But what I don't understand then is this: why does iColor seem to do a better jobcalibrating the neutral axis than argyll?
What do you mean by "better" ? Better looking, or closer to the target ? If the latter, have you measured it ?
Shouldn't this effect be the same no matterwhich software is used to do the calibration?
Not at all. Each package almost certainly sets the calibration targets in different ways, and goes about matching those targets in different ways.
Would there be a way to combine the calibration adjustments done by iColor with the profiling done with argyll? Because just meshing the two together obviously would be the wrong approach, and iColor does of course not produce .cal files.
Not easily, since software like iColor probably doesn't break out the calibration, but only embeds it in a profile.
The software didn't come with the Eizo. I bought the colorimeter after using the Spyder2 for a while because the results were not satisfactory. iColor also does not seem to be attuned to the Eizo in any special way, as I cannot see any reference to what special display is used, except for the type being an LCD (which has to be set
Well then, either iColor is doing something different with the instrument readings, or it is creating an ICC profile with some technical difference, such as the way it deals with the white point adaptation. Some packages make the absolute colorimetric white point appear to be D50 in display profiles, even though that's not the display white point. Argyll doesn't do that, it makes absolute colorimetric consistent with the raw measurement data.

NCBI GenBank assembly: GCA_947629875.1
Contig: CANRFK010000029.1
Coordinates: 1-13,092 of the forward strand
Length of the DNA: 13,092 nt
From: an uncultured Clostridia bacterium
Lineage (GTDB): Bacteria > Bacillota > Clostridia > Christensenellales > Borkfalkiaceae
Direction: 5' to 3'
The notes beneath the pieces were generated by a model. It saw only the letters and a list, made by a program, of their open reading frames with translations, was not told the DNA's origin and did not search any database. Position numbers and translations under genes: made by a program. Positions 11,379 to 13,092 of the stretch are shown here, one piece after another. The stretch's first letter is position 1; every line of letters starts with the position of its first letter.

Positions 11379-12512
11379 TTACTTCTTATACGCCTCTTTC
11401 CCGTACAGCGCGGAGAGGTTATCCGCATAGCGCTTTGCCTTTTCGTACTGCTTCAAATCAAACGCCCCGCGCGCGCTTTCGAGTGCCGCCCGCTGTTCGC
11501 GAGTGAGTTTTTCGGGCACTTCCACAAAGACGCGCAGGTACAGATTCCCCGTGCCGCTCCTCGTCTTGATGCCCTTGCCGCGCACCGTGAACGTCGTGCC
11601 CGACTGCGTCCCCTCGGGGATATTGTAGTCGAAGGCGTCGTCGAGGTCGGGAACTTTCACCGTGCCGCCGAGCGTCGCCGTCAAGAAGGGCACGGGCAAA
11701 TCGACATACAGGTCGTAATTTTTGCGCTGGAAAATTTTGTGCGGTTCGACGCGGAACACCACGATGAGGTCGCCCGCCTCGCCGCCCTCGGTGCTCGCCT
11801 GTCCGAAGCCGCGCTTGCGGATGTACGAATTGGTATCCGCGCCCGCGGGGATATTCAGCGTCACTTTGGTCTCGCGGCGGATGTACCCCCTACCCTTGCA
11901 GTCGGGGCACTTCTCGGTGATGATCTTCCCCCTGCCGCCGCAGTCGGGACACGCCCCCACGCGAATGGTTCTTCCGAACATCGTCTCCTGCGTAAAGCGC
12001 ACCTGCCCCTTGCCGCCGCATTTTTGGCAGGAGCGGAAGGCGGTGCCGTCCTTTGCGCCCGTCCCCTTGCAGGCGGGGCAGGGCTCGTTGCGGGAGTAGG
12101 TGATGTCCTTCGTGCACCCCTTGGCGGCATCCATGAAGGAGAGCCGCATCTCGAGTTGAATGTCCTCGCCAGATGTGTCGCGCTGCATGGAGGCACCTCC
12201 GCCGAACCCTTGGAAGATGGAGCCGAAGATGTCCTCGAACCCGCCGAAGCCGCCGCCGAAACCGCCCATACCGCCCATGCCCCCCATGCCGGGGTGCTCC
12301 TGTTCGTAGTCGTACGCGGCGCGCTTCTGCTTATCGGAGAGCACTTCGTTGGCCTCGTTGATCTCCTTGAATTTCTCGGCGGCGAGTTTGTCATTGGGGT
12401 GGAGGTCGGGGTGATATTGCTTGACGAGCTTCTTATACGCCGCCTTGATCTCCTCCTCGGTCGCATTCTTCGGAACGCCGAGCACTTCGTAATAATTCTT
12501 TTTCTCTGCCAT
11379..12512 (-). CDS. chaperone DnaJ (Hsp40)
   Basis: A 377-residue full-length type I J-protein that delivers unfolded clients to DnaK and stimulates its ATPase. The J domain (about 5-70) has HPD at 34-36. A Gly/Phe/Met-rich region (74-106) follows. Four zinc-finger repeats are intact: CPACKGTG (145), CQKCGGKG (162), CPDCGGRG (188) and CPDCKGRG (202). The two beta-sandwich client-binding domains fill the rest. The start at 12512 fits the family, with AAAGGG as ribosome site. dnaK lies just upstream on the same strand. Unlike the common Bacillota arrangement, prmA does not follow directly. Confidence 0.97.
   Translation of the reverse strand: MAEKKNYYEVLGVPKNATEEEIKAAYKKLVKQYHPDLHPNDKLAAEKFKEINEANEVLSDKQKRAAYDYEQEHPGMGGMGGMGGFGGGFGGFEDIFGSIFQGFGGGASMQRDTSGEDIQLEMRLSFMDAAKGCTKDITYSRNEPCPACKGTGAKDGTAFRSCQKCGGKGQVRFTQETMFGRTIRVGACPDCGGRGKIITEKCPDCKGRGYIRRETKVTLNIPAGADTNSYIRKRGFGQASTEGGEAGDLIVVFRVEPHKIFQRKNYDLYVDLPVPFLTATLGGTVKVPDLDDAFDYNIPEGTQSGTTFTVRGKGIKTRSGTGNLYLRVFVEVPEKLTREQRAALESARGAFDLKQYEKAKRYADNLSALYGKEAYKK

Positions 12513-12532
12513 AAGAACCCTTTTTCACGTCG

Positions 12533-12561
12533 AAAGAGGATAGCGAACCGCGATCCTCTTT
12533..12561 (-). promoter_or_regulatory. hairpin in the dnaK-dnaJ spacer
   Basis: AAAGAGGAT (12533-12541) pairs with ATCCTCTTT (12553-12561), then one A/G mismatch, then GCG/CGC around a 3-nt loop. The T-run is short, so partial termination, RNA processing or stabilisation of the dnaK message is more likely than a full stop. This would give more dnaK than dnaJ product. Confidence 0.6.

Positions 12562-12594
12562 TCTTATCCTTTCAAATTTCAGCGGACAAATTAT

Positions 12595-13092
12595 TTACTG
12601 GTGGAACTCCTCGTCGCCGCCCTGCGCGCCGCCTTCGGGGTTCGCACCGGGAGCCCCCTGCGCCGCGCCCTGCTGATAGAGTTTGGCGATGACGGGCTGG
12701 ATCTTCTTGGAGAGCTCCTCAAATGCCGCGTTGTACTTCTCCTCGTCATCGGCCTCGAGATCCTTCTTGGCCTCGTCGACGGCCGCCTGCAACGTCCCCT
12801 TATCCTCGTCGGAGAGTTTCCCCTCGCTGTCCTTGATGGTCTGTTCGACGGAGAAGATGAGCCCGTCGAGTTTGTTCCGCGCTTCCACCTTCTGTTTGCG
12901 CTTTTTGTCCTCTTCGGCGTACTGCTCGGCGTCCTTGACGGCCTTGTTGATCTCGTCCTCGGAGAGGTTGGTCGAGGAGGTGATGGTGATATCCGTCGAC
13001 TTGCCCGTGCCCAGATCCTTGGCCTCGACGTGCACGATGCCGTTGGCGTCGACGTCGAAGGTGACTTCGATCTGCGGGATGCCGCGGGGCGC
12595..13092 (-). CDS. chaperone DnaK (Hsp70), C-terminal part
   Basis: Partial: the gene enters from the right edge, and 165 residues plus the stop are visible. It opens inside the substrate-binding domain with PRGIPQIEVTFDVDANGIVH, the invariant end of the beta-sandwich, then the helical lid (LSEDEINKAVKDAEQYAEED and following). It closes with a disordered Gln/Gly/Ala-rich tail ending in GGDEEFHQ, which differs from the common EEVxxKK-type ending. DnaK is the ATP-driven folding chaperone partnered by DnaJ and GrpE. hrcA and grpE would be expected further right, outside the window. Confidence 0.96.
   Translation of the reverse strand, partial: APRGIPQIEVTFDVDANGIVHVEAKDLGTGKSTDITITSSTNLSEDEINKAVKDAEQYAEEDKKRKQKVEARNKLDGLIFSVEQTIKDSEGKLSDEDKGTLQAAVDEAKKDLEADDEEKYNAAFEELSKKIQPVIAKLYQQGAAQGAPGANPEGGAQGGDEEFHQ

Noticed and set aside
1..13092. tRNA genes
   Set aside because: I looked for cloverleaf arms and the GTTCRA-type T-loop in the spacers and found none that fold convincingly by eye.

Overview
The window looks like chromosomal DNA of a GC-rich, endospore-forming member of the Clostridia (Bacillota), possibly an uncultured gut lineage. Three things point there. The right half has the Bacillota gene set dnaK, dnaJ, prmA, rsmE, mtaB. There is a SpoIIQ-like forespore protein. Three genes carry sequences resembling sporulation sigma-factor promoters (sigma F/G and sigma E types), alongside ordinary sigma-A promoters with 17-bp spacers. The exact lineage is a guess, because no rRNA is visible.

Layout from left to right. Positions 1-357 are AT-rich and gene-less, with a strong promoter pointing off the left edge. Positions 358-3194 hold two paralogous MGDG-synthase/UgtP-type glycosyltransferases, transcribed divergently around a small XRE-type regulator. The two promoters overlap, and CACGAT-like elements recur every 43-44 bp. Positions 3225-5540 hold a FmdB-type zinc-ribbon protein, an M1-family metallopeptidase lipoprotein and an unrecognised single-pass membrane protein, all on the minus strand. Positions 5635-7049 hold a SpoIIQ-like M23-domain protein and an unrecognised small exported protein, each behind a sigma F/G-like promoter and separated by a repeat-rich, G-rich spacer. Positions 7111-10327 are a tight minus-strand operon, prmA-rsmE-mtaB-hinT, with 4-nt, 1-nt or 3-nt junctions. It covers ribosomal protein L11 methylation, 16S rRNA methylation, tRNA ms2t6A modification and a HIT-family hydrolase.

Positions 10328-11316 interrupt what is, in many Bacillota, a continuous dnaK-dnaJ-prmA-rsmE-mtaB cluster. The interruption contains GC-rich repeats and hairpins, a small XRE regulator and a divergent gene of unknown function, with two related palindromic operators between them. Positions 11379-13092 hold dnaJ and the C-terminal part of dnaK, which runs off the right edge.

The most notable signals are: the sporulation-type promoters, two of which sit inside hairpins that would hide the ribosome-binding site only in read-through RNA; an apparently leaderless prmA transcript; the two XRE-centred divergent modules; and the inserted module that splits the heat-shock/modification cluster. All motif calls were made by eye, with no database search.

manually). Although of course different software may have different approaches to measuring these things. But then again, how can one be certain which result would be preferable? I think this is a general problem regarding this topic and would be worth exploring. The iColor Software supports a test of the calibration results according to UGRA standards. Yet again I cannot say if it has any relevance. Also, I am only able to check profiles created by the software itself, not third-party profiles created by Argyll. Maybe there is a tag I can change to trick it into doing it. I will see about that later.
You can verify profiles using argyll's profcheck, but note that this checks the absolute colorimetric table against the raw readings (.ti3 file), so a profile that makes absolute colorimetric appear to have a D50 white point will fare badly.
I'm running Windows XP (32 Bit) with the latest release of ArgyllCMS.
OK, try out <http://www.argyllcms.com/dispcal_win.zip>, and set the (new) -A parameter to some value between 8.0 (the default) and 1.0. e.g. try 4 to start, or even 2, and see if it changes the coloration near black. Note that a value of 1 will create a linear blend between the white point hue and the black point hue. Graeme Gill.